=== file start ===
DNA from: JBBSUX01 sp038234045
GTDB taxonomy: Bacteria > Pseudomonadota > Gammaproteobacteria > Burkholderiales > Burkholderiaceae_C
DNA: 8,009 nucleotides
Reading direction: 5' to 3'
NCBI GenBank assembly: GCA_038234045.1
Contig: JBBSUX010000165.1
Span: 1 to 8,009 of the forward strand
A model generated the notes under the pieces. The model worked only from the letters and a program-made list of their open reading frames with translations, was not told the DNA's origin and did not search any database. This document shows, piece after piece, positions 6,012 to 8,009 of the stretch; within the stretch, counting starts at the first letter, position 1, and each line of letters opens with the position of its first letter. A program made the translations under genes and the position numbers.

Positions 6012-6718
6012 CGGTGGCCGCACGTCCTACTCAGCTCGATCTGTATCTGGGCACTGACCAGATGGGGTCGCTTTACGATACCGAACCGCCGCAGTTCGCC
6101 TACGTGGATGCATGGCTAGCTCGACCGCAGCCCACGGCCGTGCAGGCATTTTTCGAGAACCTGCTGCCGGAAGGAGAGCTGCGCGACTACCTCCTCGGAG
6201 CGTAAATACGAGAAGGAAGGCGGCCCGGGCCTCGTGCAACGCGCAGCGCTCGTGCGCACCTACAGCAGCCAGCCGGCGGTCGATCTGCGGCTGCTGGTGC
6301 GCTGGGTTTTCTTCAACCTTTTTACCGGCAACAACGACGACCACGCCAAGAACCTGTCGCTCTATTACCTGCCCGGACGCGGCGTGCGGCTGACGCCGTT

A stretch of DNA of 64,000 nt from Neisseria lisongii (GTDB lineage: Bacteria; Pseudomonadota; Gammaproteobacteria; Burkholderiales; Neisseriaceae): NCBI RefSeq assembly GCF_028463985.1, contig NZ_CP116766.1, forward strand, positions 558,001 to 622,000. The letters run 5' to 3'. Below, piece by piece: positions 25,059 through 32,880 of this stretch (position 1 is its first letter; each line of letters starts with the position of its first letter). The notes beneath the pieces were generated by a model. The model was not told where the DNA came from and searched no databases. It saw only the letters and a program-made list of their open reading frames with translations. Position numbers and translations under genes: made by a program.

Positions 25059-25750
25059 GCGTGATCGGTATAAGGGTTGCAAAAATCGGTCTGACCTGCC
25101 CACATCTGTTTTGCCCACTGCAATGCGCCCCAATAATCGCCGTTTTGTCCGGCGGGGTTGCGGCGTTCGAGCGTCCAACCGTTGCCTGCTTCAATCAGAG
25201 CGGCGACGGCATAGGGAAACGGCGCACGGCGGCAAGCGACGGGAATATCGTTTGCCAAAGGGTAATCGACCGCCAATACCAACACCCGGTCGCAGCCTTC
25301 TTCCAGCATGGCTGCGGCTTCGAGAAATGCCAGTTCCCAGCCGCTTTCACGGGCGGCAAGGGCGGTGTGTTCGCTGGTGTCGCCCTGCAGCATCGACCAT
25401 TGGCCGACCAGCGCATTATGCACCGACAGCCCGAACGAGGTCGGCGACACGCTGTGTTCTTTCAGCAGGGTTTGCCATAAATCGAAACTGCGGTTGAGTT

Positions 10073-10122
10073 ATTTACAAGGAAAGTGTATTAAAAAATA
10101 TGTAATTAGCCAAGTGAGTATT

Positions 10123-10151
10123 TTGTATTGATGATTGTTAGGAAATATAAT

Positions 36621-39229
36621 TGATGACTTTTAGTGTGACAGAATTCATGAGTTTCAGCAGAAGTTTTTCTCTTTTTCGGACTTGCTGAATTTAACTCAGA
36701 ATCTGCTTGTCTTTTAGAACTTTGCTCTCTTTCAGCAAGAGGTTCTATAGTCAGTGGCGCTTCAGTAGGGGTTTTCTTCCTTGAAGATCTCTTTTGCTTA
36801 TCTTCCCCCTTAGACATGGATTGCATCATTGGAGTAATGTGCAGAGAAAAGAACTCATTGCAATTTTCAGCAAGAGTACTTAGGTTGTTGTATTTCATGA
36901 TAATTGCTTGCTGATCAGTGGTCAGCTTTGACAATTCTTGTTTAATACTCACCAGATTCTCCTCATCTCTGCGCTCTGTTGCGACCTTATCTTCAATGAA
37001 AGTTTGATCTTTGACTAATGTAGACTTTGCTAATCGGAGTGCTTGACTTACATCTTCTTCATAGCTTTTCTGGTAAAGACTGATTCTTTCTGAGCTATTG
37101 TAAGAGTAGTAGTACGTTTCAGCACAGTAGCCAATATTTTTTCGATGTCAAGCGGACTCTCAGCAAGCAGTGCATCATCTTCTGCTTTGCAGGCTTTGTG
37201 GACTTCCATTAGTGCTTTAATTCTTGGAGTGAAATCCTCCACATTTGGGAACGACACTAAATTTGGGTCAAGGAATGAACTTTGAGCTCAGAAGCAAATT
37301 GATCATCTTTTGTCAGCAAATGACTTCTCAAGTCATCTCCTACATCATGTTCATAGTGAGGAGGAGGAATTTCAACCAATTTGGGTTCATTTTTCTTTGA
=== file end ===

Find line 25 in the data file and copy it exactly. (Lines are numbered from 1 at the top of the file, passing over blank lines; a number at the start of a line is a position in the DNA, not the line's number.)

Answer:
10123 TTGTATTGATGATTGTTAGGAAATATAAT